Twitter Inc.’s appeal against barring orders for specific accounts issued by the Ministry of Electronics and Information Technology was denied by a single judge on the Karnataka High Court. Twitter Inc. was also given an Rs. 50 lakh fine by Justice Krishna Dixit, who claimed the social media corporation had approached the court defying government directives.
As a foreign corporation, Twitter’s locus standi had been called into doubt by the government, which said they were ineligible to apply Articles 19 and 21 to their situation. Additionally, the government claimed that because Twitter was only designed to serve as an intermediary, there was no “jural relationship” between Twitter and its users.
In accordance with Section 69A of the Information Technology Act, the Ministry issued the directives. Nevertheless, Twitter had argued in its appeal that the orders “fall foul of Section 69A both substantially and procedurally.” Twitter argued that in accordance with 69A, account holders were to be notified before having their tweets and accounts deleted. However, the Ministry failed to provide these account holders with any notices.
On June 4, 2022, and again on June 6, 2022, the government sent letters to Twitter’s compliance officer requesting that they come before them and provide an explanation for why the Blocking Orders were not followed and why no action should be taken against them.
Twitter replied on June 9 that the content against which it had not followed the blocking orders does not seem to be a violation of Section 69A. On June 27, 2022, the Government issued another notice stating Twitter was violating its directions. On June 29, Twitter replied, asking the Government to reconsider the direction on the basis of the doctrine of proportionality. On June 30, 2022, the Government withdrew blocking orders on ten account-level URLs but gave an additional list of 27 URLs to be blocked. On July 10, more accounts were blocked. Compiling the orders “under protest,” Twitter approached the HC with the petition challenging the orders.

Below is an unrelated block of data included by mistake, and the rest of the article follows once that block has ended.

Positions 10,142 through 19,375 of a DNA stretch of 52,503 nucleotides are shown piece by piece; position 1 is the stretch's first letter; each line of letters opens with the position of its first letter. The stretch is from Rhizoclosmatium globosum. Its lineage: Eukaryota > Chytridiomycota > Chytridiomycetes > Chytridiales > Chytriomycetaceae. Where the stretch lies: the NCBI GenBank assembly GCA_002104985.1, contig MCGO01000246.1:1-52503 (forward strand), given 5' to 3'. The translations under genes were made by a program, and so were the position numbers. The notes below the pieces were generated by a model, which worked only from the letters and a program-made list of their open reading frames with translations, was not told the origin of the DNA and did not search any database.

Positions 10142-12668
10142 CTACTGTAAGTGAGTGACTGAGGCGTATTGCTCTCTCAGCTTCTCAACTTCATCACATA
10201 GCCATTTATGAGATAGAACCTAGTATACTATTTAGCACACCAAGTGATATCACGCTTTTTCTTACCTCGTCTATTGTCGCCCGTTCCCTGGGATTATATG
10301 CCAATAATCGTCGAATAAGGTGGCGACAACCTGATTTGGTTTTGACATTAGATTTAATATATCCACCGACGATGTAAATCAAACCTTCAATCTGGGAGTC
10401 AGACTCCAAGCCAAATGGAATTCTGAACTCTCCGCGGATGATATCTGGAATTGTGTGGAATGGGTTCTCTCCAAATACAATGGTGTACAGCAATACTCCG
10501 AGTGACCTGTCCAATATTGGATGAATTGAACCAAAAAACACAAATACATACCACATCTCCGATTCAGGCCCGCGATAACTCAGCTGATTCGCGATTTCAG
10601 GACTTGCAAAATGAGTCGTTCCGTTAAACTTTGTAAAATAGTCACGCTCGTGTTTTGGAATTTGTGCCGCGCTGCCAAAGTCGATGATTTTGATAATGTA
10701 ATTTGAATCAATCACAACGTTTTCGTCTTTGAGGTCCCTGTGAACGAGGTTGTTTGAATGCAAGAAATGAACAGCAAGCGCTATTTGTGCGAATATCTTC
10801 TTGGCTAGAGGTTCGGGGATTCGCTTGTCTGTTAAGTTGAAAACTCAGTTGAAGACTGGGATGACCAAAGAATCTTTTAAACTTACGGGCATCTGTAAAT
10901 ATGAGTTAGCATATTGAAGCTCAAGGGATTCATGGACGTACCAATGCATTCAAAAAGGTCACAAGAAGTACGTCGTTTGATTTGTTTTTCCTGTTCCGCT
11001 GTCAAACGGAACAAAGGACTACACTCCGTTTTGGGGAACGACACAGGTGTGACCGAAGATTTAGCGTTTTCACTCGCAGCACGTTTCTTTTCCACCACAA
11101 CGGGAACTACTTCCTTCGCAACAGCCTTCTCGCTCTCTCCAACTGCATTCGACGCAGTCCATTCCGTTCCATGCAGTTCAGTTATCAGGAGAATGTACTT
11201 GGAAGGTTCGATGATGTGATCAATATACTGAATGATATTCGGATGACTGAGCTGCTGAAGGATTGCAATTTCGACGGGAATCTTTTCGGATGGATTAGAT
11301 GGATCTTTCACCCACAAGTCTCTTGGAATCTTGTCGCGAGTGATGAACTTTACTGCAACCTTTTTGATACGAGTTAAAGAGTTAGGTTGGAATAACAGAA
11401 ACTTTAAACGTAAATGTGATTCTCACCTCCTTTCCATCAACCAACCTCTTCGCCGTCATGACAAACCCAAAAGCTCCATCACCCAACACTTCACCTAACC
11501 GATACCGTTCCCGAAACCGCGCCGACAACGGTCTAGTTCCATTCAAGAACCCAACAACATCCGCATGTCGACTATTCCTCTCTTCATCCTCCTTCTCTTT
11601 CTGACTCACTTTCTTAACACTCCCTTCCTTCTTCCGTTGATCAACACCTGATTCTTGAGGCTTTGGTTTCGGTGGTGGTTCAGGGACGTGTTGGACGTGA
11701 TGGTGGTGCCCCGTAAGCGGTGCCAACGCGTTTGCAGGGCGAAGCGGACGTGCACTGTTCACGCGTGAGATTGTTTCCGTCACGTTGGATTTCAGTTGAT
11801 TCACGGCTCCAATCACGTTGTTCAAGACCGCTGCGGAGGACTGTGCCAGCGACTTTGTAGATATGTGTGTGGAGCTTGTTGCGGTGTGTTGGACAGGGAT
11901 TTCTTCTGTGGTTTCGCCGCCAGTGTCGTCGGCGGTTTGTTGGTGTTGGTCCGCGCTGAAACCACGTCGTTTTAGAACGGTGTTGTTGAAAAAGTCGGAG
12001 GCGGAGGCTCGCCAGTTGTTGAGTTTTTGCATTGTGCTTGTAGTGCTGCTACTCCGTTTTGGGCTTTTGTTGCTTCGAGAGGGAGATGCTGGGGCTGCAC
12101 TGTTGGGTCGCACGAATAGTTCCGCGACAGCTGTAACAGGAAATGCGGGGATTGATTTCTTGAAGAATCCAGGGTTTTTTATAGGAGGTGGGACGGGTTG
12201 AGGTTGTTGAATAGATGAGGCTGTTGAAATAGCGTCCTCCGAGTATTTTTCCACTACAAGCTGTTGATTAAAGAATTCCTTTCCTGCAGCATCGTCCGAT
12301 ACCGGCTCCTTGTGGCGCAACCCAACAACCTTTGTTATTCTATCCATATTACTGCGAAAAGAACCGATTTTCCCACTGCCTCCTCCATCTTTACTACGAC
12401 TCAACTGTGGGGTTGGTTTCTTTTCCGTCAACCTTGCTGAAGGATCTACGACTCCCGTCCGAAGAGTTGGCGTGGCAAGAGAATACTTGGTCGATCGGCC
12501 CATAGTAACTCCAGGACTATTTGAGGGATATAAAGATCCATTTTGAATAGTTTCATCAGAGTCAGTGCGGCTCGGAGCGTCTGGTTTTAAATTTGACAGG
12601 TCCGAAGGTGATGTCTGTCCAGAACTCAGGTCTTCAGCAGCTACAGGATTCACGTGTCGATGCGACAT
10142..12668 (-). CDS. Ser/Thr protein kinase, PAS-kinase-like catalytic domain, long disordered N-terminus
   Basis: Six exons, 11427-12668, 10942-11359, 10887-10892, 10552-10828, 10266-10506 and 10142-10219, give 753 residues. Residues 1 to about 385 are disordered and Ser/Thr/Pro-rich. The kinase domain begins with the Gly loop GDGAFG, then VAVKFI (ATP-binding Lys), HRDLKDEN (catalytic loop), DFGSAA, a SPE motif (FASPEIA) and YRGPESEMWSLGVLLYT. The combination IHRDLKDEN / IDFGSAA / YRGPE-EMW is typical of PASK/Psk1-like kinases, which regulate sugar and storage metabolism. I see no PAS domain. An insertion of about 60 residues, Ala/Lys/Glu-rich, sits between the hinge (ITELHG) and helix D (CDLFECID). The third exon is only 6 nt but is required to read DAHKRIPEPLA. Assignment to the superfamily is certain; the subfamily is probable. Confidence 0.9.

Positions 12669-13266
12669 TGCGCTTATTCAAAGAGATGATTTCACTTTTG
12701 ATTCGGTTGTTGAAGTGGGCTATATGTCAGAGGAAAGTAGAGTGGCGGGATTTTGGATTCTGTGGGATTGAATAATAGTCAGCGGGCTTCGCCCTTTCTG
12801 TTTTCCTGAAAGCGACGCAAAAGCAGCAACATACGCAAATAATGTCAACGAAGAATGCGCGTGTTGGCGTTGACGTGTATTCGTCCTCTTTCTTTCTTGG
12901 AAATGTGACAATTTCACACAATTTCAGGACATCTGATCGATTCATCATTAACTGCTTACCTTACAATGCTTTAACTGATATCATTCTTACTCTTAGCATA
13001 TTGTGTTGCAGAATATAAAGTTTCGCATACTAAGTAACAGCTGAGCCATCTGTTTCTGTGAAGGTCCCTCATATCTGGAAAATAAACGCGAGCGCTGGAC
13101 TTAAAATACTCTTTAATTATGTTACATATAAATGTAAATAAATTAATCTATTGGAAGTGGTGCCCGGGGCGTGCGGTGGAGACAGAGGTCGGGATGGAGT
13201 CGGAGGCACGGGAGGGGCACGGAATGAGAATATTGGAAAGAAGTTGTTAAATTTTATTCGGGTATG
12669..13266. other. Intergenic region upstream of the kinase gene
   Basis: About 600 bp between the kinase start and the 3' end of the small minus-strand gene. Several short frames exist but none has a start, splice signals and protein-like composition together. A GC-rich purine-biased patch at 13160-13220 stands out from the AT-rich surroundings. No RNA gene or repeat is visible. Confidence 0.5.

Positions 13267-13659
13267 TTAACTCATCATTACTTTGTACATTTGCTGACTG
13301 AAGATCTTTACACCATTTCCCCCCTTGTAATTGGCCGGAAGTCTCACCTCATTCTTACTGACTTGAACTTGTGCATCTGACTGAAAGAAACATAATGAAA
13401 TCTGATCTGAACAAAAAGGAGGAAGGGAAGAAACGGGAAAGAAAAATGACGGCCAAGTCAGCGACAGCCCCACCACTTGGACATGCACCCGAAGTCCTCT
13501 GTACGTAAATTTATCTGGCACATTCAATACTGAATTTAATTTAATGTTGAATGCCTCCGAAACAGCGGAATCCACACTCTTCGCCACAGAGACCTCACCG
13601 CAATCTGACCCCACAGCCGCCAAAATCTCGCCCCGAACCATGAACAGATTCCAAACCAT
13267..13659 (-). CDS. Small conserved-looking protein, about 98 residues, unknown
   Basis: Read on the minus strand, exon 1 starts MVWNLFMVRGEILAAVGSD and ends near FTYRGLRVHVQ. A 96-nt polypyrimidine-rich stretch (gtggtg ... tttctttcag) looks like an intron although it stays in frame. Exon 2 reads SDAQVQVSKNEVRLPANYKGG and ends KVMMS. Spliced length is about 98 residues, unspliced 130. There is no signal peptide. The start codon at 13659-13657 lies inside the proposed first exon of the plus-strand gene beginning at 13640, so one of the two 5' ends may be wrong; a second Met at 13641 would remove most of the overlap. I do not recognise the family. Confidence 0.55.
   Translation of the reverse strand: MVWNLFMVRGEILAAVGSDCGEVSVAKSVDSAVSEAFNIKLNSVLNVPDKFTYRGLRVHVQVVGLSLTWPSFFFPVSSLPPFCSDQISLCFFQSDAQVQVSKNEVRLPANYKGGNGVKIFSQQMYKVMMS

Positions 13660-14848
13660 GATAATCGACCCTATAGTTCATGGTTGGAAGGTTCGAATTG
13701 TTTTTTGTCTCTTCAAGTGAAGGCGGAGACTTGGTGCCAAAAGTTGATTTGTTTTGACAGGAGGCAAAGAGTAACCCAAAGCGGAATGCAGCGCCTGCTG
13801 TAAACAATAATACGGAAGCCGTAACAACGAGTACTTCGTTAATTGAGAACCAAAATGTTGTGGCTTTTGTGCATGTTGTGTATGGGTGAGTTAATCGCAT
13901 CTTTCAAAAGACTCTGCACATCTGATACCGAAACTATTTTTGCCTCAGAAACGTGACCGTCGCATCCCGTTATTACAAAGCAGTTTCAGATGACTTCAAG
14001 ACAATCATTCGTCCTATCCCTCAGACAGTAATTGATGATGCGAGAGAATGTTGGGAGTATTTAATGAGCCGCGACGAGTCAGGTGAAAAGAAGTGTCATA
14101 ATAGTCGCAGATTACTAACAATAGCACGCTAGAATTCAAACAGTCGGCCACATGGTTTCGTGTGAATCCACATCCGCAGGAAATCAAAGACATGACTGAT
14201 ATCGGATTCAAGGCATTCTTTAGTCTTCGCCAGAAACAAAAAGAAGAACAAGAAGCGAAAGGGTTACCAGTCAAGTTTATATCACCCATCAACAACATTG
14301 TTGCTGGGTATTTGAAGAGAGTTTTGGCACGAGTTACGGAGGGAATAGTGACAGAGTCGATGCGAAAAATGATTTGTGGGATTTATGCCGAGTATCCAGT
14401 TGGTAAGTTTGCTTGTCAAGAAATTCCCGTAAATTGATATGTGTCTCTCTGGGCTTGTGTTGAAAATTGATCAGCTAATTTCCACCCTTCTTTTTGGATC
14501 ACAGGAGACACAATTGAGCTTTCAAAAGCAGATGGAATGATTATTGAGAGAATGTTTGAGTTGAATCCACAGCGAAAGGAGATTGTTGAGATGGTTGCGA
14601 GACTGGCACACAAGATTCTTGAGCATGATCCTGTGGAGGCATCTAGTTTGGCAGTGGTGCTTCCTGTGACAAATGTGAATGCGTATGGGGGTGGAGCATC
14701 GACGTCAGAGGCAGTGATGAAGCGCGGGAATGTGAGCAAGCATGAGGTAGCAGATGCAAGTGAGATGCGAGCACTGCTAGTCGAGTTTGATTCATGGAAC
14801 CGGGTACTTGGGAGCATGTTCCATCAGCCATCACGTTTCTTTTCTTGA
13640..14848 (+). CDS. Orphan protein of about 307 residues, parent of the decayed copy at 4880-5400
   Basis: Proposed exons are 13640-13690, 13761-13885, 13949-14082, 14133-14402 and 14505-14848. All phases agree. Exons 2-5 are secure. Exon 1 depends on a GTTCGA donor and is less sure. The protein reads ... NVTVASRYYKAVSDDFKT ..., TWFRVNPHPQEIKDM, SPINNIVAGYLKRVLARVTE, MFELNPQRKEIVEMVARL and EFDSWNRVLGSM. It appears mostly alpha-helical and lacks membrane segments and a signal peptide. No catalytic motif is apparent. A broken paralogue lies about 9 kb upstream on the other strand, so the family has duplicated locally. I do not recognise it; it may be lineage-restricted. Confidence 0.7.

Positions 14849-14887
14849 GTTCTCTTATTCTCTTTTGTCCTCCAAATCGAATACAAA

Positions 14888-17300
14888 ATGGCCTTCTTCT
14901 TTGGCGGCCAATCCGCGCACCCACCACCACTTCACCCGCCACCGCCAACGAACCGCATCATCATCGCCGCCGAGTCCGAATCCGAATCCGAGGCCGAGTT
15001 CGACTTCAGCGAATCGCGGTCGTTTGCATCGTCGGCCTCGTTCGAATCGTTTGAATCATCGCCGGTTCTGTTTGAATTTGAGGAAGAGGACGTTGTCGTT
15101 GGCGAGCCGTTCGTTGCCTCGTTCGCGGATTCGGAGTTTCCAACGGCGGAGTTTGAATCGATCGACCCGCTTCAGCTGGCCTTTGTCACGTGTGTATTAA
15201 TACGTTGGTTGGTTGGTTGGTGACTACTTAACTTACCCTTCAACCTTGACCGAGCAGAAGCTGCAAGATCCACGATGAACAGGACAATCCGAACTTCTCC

Additionally, the government claimed that because Twitter was only designed to serve as an intermediary, there was no “jural relationship” between Twitter and its users.
Government attorney Additional Solicitor General R Sankaranarayanan argued that tweets mentioning “Indian Occupied Kashmir” and the survival of LTTE commander Velupillai Prabhakaran were serious enough to undermine the integrity of the nation.
Twitter, on the other hand, claimed that its users have pushed for these rights. Additionally, Twitter maintained that under Article 14 of the Constitution, even as a foreign company, they were entitled to certain rights, such as the right to equality. They also argued that the reason for the account blocking in each case was not stated and that Section 69a’s provision for blocking a URL should only apply to the offending URL rather than the entire account because blocking the entire account would prevent the creation of information while blocking the offending tweet only applied to already-created information.
The evolution of cyberspace has been substantiated by big tech companies like Facebook, Google, Twitter, Amazon and many more. These companies have been instrumental in leading the spectrum of emerging technologies and creating a blanket of ease and accessibility for users. Compliance with laws and policies is of utmost priority for the government, and the new bills and policies are empowering the Indian cyberspace. Non Compliance will be taken very seriously, and the same is legalised under the Intermediary Guidelines 2021 and 2022 by Meity. Referring to Section 79 of the Information Technology Act, which pertains to an exemption from liability of intermediary in some instances, it was said, “Intermediary is bound to obey the orders which the designate authority/agency which the government fixes from time to time.”
Authors: Mr. Abhishek Singh, Lead – Policy and Advocacy, CyberPeace